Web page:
“I was playing and I felt like I was non-existent. The games were just passing me by. When it’s not working out on the pitch, you try to work that bit harder to do well in the next match but my mind wasn’t there to do that. I wanted to stop completely and have a break and just be at home. I didn’t want to be on the pitch and have all that scrutiny. You lose a ball and it’s more pressure.
“You feel like everything is closing in on you. All the weight is on your shoulders. You feel closed up. You don’t want the ball, you are hiding away from the ball. That’s never been me.”
Lingard had been pulled out of the initial struggle by his brother showing him clips of him at his best, Prime J-Lingz, he of England and Manchester United and the infectious smile and easy charm.
But when he returned to United after his West Ham loan, he failed to break back into the starting line-up and his contract expired the following summer. He told a podcast last year that he began drinking more heavily and the depression returned.
“I don’t know why I wasn’t playing,” he added. “I don’t know what the problem was, whether it was politics or whatever,” he says.
“I still haven’t got an answer to this day. I didn’t even ask. I’d rather that someone out of respect for me being there that long told me ‘this is why you’re not playing’, but I never got that.
“It was false promises. I was training hard and I was sharp, I was ready to play them games. When you’re working hard in training and don’t play at the end of it, it’s very frustrating.”
He then moved to Nottingham Forest. He says he enjoyed his time there, felt as good as he ever did, but he largely failed to justify his £100,000 per week contract, and Forest only survived once he was out of the starting line-up.
Lingard’s career signifies the increasingly unforgiving pace and quality of elite football, that has become so competitive and fast-moving you simply cannot afford to slow down, to take a break, to lose sight of your goal. Blink and you’ve missed your time, the game has run away without you. There are another 100 players desperate to usurp you.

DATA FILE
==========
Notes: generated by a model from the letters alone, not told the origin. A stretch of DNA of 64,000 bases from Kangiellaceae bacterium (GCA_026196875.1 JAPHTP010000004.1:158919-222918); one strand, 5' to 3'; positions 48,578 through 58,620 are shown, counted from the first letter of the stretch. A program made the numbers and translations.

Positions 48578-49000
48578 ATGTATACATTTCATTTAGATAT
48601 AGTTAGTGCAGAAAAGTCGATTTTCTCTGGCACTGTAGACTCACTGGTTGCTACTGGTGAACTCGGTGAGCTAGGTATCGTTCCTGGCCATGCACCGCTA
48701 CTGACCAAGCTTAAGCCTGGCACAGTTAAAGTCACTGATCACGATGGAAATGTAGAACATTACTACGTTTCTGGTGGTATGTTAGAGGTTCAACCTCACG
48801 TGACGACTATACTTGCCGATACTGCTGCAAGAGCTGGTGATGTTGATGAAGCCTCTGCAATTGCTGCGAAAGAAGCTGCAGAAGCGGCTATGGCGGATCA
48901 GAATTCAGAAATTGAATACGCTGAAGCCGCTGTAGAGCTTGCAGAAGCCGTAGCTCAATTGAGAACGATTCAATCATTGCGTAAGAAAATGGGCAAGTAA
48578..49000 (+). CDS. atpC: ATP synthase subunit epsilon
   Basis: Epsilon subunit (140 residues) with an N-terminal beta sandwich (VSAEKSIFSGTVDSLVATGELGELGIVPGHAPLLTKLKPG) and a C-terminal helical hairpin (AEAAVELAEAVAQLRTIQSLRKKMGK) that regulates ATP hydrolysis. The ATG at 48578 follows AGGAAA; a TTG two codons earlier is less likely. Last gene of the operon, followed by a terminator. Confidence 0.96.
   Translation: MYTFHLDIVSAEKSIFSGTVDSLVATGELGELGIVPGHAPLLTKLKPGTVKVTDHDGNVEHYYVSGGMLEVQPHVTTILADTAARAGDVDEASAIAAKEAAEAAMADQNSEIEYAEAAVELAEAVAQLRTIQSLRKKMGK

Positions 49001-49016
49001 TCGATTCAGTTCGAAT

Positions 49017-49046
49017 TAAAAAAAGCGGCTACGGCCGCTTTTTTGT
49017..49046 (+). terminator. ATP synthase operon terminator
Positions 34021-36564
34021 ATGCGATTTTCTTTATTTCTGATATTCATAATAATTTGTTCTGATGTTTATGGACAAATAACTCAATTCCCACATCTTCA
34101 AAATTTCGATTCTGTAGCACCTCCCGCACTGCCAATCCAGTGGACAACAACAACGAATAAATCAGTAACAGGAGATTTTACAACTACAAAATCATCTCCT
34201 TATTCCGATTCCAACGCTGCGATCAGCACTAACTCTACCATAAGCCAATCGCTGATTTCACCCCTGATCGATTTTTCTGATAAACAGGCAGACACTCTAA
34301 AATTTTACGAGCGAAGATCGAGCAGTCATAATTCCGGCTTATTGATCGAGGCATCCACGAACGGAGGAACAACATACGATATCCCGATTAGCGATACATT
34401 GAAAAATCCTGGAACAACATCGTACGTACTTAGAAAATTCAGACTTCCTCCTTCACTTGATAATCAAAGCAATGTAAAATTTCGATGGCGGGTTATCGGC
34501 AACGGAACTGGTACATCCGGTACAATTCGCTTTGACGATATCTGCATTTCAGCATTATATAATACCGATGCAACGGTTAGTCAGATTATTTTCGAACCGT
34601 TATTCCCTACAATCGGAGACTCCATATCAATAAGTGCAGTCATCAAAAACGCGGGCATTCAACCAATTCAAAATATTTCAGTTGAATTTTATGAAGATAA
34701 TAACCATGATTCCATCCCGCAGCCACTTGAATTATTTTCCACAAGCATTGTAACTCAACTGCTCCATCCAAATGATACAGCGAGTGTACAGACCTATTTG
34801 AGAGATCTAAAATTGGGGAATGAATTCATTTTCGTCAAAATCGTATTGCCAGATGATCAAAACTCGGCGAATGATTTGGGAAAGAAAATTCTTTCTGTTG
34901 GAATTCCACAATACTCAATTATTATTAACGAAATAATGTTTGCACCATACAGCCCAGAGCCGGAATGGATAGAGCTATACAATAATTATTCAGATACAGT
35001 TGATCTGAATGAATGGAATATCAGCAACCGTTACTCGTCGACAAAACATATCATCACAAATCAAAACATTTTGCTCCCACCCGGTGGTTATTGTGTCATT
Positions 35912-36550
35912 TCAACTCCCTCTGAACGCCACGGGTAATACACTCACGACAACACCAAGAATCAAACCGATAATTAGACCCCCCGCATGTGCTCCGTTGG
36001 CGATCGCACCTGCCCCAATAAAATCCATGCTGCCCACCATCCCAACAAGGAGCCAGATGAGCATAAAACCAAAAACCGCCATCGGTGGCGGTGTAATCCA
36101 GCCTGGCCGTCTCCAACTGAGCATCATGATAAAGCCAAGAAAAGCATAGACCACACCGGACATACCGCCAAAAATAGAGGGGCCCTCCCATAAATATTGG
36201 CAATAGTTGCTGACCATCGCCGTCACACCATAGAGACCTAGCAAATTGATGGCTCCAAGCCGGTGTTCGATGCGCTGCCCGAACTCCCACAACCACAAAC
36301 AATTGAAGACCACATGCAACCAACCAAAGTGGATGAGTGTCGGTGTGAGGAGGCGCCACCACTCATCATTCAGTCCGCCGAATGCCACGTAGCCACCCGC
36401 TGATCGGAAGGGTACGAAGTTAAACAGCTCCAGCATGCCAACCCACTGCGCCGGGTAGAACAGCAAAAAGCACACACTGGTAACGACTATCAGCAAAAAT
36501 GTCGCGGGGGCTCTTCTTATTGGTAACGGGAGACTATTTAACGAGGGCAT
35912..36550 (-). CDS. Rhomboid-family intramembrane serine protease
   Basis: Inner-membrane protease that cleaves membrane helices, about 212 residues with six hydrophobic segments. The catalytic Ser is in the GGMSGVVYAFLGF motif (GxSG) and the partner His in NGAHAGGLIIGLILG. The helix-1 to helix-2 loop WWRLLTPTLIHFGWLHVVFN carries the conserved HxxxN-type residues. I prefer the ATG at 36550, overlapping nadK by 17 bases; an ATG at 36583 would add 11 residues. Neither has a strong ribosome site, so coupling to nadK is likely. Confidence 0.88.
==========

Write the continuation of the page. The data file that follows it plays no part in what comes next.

It’s not that he was not good enough, nor that he did not appreciate the opportunities he was given. But once you lose your seat at the top table, you constantly have to prove yourself, you’re always under greater pressure and greater scrutiny than your peers. Regaining it can be near impossible, Or, perhaps as one of the “Be Yourself” t-shirts reads, “
At 31, Lingard still has time for another revival. It’s hard to picture a successful stint in Seoul re-earning his England place, but stranger things have happened. Externally at least, it’s hard to question his desire.
But whatever happens next, Lingard will always have been a good footballer with a good career, one he made the most of in tough circumstances rather than one he consciously decided to spurn.
If anything, his greatest fault in recent years has been over-ambition in his club selection and wage demands, in attempting to stay at the very top and earn as much as possible in equal measure.
But this has only increased the pressure and expectation, only meant he had further to fall.
So now to South Korea, and J-Lingz 3.0. Let’s see what his next great motto is.